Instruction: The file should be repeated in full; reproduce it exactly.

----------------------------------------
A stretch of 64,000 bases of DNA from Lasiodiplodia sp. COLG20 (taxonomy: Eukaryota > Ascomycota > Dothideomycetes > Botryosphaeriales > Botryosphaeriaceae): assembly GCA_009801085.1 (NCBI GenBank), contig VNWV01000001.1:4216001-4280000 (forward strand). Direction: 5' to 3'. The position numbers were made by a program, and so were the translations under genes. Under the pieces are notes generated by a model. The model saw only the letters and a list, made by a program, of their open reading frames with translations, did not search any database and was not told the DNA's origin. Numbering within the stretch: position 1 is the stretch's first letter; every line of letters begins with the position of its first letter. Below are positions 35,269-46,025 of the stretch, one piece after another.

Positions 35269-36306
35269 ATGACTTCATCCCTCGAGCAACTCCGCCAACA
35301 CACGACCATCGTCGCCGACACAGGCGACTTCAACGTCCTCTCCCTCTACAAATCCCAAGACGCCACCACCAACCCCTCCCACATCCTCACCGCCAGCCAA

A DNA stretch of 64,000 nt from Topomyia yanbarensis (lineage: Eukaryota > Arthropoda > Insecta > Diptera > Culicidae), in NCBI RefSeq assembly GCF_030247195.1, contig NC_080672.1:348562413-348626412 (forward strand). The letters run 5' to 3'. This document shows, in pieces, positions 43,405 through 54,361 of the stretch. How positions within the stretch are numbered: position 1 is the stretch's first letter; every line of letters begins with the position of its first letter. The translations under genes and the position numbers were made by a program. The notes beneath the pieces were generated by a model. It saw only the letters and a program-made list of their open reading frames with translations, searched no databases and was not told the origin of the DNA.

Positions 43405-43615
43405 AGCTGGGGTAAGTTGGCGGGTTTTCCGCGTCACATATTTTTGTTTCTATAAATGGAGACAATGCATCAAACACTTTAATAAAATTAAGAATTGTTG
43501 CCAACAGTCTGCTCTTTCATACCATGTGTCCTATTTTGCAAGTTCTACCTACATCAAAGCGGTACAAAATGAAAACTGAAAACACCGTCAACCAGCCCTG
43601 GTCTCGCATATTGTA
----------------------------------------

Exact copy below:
A stretch of 64,000 bases of DNA from Lasiodiplodia sp. COLG20 (taxonomy: Eukaryota > Ascomycota > Dothideomycetes > Botryosphaeriales > Botryosphaeriaceae): assembly GCA_009801085.1 (NCBI GenBank), contig VNWV01000001.1:4216001-4280000 (forward strand). Direction: 5' to 3'. The position numbers were made by a program, and so were the translations under genes. Under the pieces are notes generated by a model. The model saw only the letters and a list, made by a program, of their open reading frames with translations, did not search any database and was not told the DNA's origin. Numbering within the stretch: position 1 is the stretch's first letter; every line of letters begins with the position of its first letter. Below are positions 35,269-46,025 of the stretch, one piece after another.

Positions 35269-36306
35269 ATGACTTCATCCCTCGAGCAACTCCGCCAACA
35301 CACGACCATCGTCGCCGACACAGGCGACTTCAACGTCCTCTCCCTCTACAAATCCCAAGACGCCACCACCAACCCCTCCCACATCCTCACCGCCAGCCAA

A DNA stretch of 64,000 nt from Topomyia yanbarensis (lineage: Eukaryota > Arthropoda > Insecta > Diptera > Culicidae), in NCBI RefSeq assembly GCF_030247195.1, contig NC_080672.1:348562413-348626412 (forward strand). The letters run 5' to 3'. This document shows, in pieces, positions 43,405 through 54,361 of the stretch. How positions within the stretch are numbered: position 1 is the stretch's first letter; every line of letters begins with the position of its first letter. The translations under genes and the position numbers were made by a program. The notes beneath the pieces were generated by a model. It saw only the letters and a program-made list of their open reading frames with translations, searched no databases and was not told the origin of the DNA.

Positions 43405-43615
43405 AGCTGGGGTAAGTTGGCGGGTTTTCCGCGTCACATATTTTTGTTTCTATAAATGGAGACAATGCATCAAACACTTTAATAAAATTAAGAATTGTTG
43501 CCAACAGTCTGCTCTTTCATACCATGTGTCCTATTTTGCAAGTTCTACCTACATCAAAGCGGTACAAAATGAAAACTGAAAACACCGTCAACCAGCCCTG
43601 GTCTCGCATATTGTA